Published: Sun, February 10, 2019
Worldwide | By Myra Stephens

Canada mosque killer Bissonnette sentenced to 40 years

Canada mosque killer Bissonnette sentenced to 40 years

A Canadian man who shot and killed six members of a Quebec city mosque in 2017 has been sentenced to life in prison by a local court.

Canadian police officers respond to a shooting in a mosque at the Québec City Islamic cultural center on Sainte-Foy Street in Quebec city on January 29, 2017. The judge said the day of the murders "will forever be written in blood in the history of this city, this province, this country".

Huot concluded that consecutive sentences were "unreasonable" and that sending a criminal to die in prison would go against Canada's Charter of Rights and Freedoms, according to the report.

"I hope that justice will be served and the sentence will reflect the crime that was committed", said Huot, La Presse Canadienne reported.

Huot said a sentence of 50 years or more would constitute cruel and unusual punishment.

First-degree murder carries an automatic sentence of life in prison with no possibility of parole before 25 years.

The Criminal Code was amended in 2011 to allow a judge to impose consecutive sentences in cases of multiple murder, but it was clear as Huot spent almost six hours reading the decision that he was wrestling with the constitutionality of the provision.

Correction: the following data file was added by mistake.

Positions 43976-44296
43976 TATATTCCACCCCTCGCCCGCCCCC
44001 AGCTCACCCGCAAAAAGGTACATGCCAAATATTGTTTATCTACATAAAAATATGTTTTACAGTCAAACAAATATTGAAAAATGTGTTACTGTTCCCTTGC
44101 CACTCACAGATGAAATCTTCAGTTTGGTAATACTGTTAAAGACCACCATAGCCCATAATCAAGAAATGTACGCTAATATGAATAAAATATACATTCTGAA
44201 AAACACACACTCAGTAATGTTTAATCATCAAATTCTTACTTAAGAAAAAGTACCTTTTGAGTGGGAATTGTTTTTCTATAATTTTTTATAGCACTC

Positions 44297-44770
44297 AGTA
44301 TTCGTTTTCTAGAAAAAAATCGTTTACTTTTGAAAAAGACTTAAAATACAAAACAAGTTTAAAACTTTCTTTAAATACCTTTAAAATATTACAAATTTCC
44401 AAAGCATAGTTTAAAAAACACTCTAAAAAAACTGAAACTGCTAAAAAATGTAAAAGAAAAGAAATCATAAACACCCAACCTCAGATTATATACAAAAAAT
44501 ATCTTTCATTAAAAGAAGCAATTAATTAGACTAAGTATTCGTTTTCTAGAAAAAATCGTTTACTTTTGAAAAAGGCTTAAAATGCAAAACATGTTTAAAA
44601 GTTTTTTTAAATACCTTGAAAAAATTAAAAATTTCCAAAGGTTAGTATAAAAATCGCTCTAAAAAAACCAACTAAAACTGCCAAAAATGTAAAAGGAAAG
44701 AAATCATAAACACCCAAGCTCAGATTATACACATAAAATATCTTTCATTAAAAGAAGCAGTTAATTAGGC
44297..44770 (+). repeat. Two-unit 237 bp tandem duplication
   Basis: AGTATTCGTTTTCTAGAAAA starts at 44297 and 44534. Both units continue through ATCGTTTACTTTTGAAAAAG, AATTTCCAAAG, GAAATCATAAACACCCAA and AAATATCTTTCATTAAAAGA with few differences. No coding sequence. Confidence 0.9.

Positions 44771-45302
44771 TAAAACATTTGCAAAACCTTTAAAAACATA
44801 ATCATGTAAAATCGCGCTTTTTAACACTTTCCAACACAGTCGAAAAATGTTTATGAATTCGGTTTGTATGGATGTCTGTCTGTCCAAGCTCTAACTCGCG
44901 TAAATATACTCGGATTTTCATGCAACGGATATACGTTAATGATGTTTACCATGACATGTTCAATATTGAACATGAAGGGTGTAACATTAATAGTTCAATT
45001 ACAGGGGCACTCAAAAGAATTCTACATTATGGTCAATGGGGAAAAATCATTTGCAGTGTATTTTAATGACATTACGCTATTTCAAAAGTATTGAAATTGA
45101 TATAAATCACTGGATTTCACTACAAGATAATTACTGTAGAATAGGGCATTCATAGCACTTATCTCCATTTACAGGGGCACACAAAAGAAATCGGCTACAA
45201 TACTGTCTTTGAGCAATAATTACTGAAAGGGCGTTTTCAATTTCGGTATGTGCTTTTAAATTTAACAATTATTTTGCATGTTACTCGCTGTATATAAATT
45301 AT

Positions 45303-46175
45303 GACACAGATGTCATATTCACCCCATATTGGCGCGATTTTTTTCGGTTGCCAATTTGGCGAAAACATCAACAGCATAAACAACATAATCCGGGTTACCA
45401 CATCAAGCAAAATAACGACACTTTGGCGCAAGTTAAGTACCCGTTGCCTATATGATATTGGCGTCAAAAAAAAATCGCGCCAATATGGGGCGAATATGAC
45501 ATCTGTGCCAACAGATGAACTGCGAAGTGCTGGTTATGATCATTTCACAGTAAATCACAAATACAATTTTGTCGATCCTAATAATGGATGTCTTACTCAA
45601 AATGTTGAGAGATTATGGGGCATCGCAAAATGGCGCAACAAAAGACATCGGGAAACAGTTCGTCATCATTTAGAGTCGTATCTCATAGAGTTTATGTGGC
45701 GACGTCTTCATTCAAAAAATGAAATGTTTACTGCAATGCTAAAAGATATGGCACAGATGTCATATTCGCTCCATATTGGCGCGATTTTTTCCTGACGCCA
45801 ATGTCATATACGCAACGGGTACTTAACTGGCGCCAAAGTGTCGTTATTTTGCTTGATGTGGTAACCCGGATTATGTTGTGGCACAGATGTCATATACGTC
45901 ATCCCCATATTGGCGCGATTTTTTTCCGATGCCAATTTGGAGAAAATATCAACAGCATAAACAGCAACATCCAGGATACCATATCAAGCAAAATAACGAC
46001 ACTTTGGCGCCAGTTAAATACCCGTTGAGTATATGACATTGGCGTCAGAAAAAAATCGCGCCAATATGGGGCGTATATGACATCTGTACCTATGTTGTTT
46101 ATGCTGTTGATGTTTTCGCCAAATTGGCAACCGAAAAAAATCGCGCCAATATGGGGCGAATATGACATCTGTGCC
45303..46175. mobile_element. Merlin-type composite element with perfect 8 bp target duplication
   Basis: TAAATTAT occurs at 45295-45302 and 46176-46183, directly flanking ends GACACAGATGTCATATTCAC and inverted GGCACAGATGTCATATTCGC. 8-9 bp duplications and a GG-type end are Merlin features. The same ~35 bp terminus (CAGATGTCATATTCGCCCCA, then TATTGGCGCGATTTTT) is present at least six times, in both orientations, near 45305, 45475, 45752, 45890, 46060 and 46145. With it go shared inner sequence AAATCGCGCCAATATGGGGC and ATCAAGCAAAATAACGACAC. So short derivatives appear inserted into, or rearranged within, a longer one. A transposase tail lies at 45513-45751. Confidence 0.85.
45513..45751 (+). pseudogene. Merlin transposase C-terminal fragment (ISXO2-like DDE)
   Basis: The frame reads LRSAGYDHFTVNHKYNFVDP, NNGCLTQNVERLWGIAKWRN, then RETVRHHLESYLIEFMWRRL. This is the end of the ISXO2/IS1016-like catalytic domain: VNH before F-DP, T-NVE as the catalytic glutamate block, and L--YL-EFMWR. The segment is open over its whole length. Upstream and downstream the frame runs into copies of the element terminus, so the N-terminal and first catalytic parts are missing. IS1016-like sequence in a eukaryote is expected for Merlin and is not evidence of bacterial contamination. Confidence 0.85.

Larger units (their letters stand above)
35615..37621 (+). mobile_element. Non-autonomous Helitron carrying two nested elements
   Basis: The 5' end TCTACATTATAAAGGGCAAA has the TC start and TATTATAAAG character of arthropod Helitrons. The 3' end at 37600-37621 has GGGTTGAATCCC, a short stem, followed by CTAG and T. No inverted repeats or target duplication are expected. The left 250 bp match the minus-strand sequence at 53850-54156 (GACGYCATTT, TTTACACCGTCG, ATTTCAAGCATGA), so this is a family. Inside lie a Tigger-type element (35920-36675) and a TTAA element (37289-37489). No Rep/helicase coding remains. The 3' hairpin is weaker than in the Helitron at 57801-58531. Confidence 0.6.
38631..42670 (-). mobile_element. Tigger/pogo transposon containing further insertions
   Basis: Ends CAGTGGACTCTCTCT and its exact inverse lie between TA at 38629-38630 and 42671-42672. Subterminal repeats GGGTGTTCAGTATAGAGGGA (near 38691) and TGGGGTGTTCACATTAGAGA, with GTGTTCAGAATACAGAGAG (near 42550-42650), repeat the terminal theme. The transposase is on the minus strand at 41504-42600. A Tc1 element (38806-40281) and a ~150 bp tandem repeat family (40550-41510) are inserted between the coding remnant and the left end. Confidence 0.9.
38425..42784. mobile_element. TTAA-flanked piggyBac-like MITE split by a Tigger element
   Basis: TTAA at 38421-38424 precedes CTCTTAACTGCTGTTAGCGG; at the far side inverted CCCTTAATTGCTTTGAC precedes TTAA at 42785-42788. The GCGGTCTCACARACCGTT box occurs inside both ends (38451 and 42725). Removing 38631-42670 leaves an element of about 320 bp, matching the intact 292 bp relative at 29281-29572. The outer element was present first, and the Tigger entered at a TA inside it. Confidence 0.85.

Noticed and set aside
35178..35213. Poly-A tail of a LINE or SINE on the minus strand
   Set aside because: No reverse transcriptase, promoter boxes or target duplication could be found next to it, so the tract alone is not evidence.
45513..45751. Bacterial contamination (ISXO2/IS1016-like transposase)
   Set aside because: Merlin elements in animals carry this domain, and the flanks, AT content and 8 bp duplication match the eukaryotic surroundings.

Six worshippers were killed: Mamadou Tanou Barry, 42; Abdelkrim Hassane, 41; Khaled Belkacemi, 60; Aboubaker Thabti, 44; Azzeddine Soufiane, 57; and Ibrahima Barry, 39.

Crown prosecutors Thomas Jacques (L) and Francois Godin (R) walk before talking to the press in the Quebec City Courthouse following the sentencing of perpetrator Alexandre Bissonnette, on February 8, 2019.

"This was a very serious attack in a place of worship", he said.

At the start of his trial in 2017, he said he had been suicidal, "swept away by fear and by awful despair", and deeply regretted his "unforgivable" actions.

In 2011, Canadian law was amended to allow judges to impose consecutive sentences instead of concurrent 10- or 25-year sentences with no parole eligibility, for multiple murders. Bissonnette's parents were also present. Several of the survivors and the victims' families have argued for a sentence longer than 25 years, noting the heinous nature of the crime and the lasting trauma it caused for the Muslim community.

Huot said Bissonnette's actions in entering the mosque at the end of prayers and shooting congregants were not a terrorist attack, but motivated by prejudice, particularly toward Muslim immigrants.

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